Tags Posts tagged with "enamel erosion"

enamel erosion

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Lemon Citrus Can Cause Tooth Acid Erosion
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I got the following email from an Oral Answers reader asking about the difference between acid erosion and tooth decay.  He writes:

“What is the difference between acid erosion and tooth decay?  How to I ensure that I minimise both of these.  Also which is the best toothpaste to use to prevent this, I have heard of duraphat (Note from Tom: Duraphat is a fluoride product marketed as Duraflor in the United States) which i know helps with decay and pronamel which helps with erosion but I do not know if both help with both.”

Preventing Tooth Decay and Acid Erosion

The Difference Between Tooth Decay and Acid Erosion

Both tooth decay and acid erosion involve your tooth structure getting dissolved. The main difference between tooth decay and acid erosion is the source of the acid.

In acid erosion, your teeth are dissolved by acidic foods, drinks, or environmental sources of acid that come into contact with your teeth.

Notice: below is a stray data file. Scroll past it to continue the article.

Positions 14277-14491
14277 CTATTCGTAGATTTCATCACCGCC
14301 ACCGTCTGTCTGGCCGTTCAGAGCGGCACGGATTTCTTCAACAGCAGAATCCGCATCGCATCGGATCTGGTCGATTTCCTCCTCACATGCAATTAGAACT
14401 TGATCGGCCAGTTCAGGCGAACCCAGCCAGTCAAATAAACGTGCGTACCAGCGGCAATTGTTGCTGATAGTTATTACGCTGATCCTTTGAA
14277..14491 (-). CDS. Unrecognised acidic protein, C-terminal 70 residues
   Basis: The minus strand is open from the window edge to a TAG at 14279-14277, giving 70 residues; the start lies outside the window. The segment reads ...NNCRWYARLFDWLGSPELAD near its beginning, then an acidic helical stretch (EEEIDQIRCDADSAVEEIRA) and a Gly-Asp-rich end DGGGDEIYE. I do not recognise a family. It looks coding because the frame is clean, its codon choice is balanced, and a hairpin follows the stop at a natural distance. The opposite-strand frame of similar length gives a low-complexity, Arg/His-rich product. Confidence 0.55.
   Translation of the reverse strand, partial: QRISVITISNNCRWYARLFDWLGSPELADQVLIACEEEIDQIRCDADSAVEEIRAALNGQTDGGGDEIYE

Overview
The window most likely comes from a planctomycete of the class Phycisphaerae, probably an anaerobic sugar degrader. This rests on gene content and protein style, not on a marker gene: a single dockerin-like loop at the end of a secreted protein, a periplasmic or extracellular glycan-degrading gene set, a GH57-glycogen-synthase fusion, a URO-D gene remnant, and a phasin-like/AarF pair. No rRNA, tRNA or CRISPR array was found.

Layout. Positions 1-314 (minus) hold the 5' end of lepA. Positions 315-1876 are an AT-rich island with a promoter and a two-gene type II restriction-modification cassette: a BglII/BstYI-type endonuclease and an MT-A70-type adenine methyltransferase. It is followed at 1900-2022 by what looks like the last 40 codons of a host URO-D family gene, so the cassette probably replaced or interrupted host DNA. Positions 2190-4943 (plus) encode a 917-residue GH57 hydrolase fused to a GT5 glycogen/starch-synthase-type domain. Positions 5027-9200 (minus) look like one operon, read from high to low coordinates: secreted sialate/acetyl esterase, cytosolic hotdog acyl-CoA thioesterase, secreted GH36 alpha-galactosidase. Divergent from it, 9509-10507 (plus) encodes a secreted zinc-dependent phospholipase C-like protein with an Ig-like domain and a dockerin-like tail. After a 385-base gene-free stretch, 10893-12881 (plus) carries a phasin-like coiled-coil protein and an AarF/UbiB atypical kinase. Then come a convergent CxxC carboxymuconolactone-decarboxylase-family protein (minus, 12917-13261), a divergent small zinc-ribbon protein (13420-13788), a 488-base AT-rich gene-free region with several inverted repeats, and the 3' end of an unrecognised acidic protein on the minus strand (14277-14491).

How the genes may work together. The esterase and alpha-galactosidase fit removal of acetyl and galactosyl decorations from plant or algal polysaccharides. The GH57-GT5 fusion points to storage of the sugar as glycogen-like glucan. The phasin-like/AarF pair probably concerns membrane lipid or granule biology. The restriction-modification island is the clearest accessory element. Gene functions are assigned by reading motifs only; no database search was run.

To learn how to spot acids that eat away your teeth, read How to Identify Acidic Foods and Drinks.

Tooth decay, however is caused by millions of tiny bacteria that live on your teeth that excrete acid, which eats away at your teeth.

To learn more about these bacteria, read What Every Human Needs to Know About Plaque.

Preventing Tooth Decay and Acid Erosion

The second part of this reader’s question involved preventing tooth decay and acid erosion.  The best way to prevent tooth decay is by getting rid of the bacteria on your teeth regularly through brushing and flossing.  You might also want to learn about 12 weapons of plaque destruction and these 25 things that increase your risk of getting tooth decay.

 Preventing acid erosion is as simple as not eating or drinking too much acid.  You might be surprised to learn that many of the drinks we enjoy made this list of 9 acidic drinks that can dissolve your teeth.